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Domestic violence-related homicides make up 59 percent of the state’s homicides over the last seven years, according to a biennial report from the New Hampshire Domestic Fatality Review Committee. In 2014 and 2015, domestic violence-related homicides represented 62 percent of all homicides in the state.
Amanda Grady Sexton, public affairs director at the New Hampshire Coalition Against Domestic and Sexual Violence, said supervised visitation centers provide “critical safety protections for families in crisis.” Without them, she said, children face a greater risk of victimization by a non-custodial parent.
“When supervised visitation options do not exist within a community, the court should consider restricting visitation until the parent has proven that they are no longer a danger to their child,” Grady Sexton said.
The culture of St. Paul’s has to change, said Lyn Schollett, the executive director of the New Hampshire Coalition Against Domestic and Sexual Violence, on Wednesday night. She said the new report shows that the culture that permitted such abuse or turned a blind eye toward it existed for much longer than previously thought.
“It’s important to shine the light on serious crimes like this so that victims know that they’re not alone,” said Schollett. “The willingness of victims to come forward shows how long-lasting these crimes can be.”
This week’s social media conversation has been helpful for many women who are survivors of assault and harassment, but not everyone, according to Amanda Grady Sexton, director of public affairs for the New Hampshire Coalition Against Domestic and Sexual Violence.
“The vast majority of women felt very supported by community showing not only solidarity but that the prevalence (of sexual harassment and assault) is a sad thing,” she said. “I think it would be hard to find a woman who hasn’t experienced it.”
Grady Sexton said some survivors of assault and abuse “felt it was very unfortunate there was a need for people to relive the trauma in order to prove a point” and that there isn’t enough action around the #MeToo conversation.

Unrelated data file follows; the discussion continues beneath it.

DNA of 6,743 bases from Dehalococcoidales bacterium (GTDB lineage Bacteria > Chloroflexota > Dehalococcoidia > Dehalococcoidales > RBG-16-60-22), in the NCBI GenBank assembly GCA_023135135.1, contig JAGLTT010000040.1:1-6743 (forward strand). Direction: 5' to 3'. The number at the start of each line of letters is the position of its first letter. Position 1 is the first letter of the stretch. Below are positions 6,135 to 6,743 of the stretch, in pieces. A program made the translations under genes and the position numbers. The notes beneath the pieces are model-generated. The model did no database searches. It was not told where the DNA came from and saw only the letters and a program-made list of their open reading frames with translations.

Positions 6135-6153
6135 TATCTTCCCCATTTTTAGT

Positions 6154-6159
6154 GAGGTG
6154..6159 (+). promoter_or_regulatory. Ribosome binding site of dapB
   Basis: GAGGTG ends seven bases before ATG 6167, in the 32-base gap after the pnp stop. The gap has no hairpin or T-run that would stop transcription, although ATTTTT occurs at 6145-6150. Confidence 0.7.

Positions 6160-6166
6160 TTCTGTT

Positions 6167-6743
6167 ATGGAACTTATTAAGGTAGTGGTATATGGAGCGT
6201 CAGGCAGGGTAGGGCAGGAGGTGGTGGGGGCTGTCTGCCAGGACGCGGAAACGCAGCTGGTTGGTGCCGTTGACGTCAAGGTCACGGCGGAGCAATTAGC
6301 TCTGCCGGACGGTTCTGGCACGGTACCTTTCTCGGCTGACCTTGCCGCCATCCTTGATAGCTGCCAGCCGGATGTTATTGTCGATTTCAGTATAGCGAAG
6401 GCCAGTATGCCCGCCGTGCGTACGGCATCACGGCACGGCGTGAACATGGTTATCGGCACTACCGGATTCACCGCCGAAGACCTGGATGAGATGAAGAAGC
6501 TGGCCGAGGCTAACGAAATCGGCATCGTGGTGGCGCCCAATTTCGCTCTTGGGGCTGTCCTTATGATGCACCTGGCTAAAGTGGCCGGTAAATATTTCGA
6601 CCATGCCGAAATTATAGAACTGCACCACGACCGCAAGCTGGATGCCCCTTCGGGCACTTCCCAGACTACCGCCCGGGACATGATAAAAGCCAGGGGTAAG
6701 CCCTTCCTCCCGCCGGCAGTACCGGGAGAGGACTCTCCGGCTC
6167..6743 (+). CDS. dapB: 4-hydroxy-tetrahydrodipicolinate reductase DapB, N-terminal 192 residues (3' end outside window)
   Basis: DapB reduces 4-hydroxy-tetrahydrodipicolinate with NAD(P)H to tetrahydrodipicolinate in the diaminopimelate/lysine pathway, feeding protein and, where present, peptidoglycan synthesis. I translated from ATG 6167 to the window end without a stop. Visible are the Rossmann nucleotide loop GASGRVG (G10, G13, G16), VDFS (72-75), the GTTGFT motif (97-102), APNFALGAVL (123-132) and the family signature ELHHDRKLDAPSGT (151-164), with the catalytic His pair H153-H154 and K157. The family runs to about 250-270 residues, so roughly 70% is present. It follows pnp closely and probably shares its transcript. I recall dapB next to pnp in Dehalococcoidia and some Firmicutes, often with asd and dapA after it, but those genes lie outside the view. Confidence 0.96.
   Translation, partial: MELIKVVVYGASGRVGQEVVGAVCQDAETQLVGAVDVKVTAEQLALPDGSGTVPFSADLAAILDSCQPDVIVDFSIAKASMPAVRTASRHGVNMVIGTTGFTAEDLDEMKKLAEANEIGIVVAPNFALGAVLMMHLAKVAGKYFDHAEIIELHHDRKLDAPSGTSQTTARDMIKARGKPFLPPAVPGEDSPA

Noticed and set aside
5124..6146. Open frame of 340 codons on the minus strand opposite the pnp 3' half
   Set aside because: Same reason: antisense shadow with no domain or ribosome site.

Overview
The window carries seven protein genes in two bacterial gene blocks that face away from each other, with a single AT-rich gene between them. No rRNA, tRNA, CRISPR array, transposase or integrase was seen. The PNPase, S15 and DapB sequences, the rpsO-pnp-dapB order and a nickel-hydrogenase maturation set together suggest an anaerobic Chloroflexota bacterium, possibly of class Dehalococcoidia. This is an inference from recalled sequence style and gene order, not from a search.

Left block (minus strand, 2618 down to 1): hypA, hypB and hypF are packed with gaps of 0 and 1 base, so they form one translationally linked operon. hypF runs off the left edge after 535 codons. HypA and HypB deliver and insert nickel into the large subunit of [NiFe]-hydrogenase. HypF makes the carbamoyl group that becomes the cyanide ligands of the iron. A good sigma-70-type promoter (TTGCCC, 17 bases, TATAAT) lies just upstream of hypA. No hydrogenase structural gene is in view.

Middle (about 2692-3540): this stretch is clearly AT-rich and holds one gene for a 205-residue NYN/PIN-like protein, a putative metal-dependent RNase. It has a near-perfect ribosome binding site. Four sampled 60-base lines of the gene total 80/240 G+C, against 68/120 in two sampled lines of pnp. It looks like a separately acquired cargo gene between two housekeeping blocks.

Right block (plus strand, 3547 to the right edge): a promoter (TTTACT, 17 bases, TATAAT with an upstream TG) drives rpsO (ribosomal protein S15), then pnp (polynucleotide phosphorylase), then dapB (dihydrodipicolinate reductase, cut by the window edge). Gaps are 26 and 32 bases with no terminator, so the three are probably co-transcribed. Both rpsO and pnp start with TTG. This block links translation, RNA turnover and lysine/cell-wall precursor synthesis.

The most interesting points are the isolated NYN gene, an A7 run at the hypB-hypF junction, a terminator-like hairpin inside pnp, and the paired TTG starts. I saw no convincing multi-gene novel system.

She added that while the effect of #MeToo posts have been “unsettling” for some and caused some divisive social media debate, there are benefits beyond survivors feeling empowered by the conversation.
“Our hope is the social media awareness that is raised turns into internal changes in people or just general awareness,” Grady Sexton said. “There really are some people who don’t understand their behavior is unacceptable. I do hope men are also reading this and evaluating.”
Amanda Grady Sexton, director of public affairs for the New Hampshire Coalition Against Domestic and Sexual Violence, said she was troubled that such private information had been compromised. She called for a full audit of information being submitted to the commission and a town-by-town review of checklists.
"This protection is vital to the safety of victims and their children, both those living inside and outside of emergency domestic violence shelters," she said. "The State of New Hampshire has an obligation to prioritize the safety of victims of crime and to uphold their statutory rights. Victims of crime should never have to choose between their safety and their constitutional right to vote."
The chief spokeswoman for the New Hampshire Coalition Against Domestic and Sexual Violence, Amanda Grady Sexton, stressed however that absentee ballot voting is just one option for victims with protective orders. She said it is the responsibility of the municipalities to ensure privacy for victims regardless of whether they vote in person or absentee.
She pointed out that under RSA 654:25, a voter's name and address can be kept off of the checklist if the voter presents to the supervisor of the checklist "a valid protective order," regardless of whether the voter appears at the polling place in person or votes absentee. The law requires "a separate list of voters, which shall be non-public," to be maintained by municipalities.